They say music can heal body and soul and Montrose resident Don Simons has actively proved that adage for 500 days.
During the throes of the COVID-19 pandemic, Simons was, like the rest of us, amazed at the resiliency and dedication of first responders and health care workers as they risked their own health to help people suffering from the virus.
Simons was initially inspired by New York City residents banging pots and pans from their terraces and open windows for first responders during the pandemic’s earliest days. He grabbed his accordion, stepped out on his driveway on Tommy Thurber Lane and started playing.
Last Thursday, Day 500 was the last of his live music tribute. Accompanied by three other musicians for the final performance Simons serenaded the neighborhood with polkas, torch songs, waltzes and rock ‘n’ roll.
As skies darkened from an incoming storm, Simons set up music stands and amplifiers inside his garage. A drizzle didn’t stop about 20 people from sitting under two canopies or in their cars with the windows open to hear him play.
“Maybe I should play ‘Stormy Weather,’” he said.
Simons, 81, grew up in South Dakota and began learning the accordion when he was 10. A retired computer engineer, he and his wife, Dagmar, have five children and 14 grandchildren.
For about the last 25 years, Simons and a fellow accordionist have played at nursing homes and local celebrations. When the pandemic put a halt to those concerts, Simons was driven to play for his homebound neighbors to show support for those on the front lines.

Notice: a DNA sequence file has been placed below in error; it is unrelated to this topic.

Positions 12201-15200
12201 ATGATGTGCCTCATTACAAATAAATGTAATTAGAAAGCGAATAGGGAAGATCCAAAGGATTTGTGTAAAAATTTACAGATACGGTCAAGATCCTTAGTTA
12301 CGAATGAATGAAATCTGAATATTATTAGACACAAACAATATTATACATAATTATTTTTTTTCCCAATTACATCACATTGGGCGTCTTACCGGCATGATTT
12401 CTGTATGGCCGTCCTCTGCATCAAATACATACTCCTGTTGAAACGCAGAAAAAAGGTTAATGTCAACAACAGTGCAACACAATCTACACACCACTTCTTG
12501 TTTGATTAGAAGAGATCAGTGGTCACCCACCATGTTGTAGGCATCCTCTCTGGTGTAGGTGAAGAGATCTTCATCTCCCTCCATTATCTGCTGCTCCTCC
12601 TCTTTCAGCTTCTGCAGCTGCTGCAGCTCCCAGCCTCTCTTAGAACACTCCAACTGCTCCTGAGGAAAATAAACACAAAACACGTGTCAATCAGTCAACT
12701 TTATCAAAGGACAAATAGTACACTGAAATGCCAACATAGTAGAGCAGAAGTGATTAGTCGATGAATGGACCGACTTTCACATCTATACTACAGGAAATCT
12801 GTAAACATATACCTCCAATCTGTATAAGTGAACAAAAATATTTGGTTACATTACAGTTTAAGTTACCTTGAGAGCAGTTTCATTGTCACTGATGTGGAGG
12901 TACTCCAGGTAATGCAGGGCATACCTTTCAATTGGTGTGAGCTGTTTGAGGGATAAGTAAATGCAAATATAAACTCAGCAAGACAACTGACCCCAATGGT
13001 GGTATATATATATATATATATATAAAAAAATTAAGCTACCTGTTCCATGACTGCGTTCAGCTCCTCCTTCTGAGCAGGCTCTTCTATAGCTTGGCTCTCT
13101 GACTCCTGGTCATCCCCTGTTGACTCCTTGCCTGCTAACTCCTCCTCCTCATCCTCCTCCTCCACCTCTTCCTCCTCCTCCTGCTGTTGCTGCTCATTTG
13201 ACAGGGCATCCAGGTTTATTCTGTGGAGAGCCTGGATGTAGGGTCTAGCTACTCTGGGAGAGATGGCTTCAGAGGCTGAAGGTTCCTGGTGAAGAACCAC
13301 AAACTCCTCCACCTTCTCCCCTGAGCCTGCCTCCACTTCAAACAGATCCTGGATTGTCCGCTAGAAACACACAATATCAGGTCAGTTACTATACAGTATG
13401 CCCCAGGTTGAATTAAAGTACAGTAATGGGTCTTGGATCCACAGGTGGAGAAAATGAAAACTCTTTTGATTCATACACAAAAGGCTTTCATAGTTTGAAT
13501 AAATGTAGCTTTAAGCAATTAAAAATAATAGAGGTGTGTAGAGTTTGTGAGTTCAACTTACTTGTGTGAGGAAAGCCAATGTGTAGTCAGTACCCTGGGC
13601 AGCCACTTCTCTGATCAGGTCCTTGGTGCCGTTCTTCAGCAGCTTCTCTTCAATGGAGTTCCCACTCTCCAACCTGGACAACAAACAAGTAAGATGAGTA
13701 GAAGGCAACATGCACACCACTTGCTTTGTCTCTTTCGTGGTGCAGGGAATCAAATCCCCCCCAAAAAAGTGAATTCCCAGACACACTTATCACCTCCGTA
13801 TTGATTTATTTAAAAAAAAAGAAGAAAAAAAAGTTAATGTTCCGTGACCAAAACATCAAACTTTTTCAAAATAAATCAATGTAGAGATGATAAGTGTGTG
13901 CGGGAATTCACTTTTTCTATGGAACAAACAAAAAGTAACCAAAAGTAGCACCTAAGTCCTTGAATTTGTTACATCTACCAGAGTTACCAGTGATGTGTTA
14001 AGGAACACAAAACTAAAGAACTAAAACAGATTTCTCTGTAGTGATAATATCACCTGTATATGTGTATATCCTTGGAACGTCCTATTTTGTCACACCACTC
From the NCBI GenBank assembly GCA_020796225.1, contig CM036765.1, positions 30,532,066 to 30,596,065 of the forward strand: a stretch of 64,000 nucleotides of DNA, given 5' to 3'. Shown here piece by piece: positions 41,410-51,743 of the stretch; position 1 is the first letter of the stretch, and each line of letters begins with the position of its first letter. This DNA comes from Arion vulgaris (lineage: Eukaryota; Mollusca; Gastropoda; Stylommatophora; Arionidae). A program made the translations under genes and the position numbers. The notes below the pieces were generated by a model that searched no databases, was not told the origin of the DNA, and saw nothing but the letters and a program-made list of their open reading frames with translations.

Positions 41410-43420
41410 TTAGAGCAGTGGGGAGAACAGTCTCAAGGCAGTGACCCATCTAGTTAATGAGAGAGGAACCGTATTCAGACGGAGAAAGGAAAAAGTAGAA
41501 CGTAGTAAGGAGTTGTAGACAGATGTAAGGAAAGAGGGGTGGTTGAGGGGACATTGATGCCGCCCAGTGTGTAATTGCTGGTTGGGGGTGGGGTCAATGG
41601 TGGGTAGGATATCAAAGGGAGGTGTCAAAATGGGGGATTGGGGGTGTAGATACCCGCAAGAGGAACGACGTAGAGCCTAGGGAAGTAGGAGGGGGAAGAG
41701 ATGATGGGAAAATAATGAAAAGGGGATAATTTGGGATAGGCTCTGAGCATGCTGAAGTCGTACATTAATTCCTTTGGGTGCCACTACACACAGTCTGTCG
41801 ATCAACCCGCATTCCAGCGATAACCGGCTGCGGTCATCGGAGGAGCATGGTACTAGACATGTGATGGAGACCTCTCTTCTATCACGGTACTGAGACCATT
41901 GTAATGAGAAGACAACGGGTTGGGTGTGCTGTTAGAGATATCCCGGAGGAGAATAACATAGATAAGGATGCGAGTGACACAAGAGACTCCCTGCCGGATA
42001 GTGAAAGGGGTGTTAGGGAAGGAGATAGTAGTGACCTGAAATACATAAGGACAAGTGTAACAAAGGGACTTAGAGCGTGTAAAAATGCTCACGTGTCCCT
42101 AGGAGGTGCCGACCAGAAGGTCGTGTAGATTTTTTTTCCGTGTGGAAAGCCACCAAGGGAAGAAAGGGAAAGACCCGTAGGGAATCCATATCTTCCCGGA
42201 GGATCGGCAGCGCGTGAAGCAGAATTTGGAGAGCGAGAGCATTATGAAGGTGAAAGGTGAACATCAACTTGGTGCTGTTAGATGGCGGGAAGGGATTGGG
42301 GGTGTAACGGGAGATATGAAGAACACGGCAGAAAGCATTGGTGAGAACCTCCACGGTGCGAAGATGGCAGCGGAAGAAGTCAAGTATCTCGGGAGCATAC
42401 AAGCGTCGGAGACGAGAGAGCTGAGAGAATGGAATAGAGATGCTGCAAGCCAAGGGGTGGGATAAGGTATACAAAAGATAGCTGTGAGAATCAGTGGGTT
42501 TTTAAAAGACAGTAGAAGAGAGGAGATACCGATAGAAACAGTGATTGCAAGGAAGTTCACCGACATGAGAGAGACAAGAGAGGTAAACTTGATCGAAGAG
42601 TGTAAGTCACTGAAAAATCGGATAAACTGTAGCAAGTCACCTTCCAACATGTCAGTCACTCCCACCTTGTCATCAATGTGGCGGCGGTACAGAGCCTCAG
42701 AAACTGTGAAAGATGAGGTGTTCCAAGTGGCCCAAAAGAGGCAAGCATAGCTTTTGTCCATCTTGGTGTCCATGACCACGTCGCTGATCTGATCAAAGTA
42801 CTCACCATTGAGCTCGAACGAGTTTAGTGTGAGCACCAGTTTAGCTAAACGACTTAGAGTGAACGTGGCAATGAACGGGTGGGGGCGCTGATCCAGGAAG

Simons posted a sign at the end of his driveway that said “Salute!! To Care Givers and First Responders. 6 p.m. daily.”
Those very first accordion notes rang out in the neighborhood on St. Patrick’s Day 2020.
“When I played, some would drive up and park along the curb to listen before driving on,” Simons recalled. “People a couple of blocks away would come for the evening serenade. Some would come from the nearby park.”
Inspiration kept Simons going, especially on bitter cold days when it snowed, forcing him to turn on two small heaters in his garage and put up a makeshift barrier to keep the snow out.
“Some days I didn’t feel like playing because it was too cold,” he said. “But all I had to think about was at that very moment somebody was going on a work shift where they didn’t know what they would encounter but knew it wasn’t going to be pleasant. I wanted to let them know we care for them.”
Joining Simons last Thursday night was Phil Battison on drums and harmonizing vocals; Otto Stierli, vocals and guitar; Simons’ son, Richard, who is conductor of the Mid-Hudson Community Orchestra and Cortlandt Chamber Orchestra, on bass; and Simons’ grandson Phil Simons on keyboard.
Simons credits his wife Dagmar for motivating him to play every day.
“She has supported me all the way,” he said. “I likely would not have made it this far without her.”
The daily performance gave Simons a certain focus during the pandemic.
“I always knew where I would be and what I was going to be doing at 6 o’clock.”
Simons is not without a sense of humor. Between songs he’d joke around with quips such as “I’m almost 82 and I’m still squeezing. So ladies beware.”
Members of the American Legion came to listen and there was a surprise visit by the Cortlandt Ambulance, whose members flashed lights and sounded their siren to thank Simons for his 500 days of music. When Simons was finished playing, he ceremoniously removed his sign.
“This has always been a tribute to caregivers and first responders,” Simons said. “God bless them all.”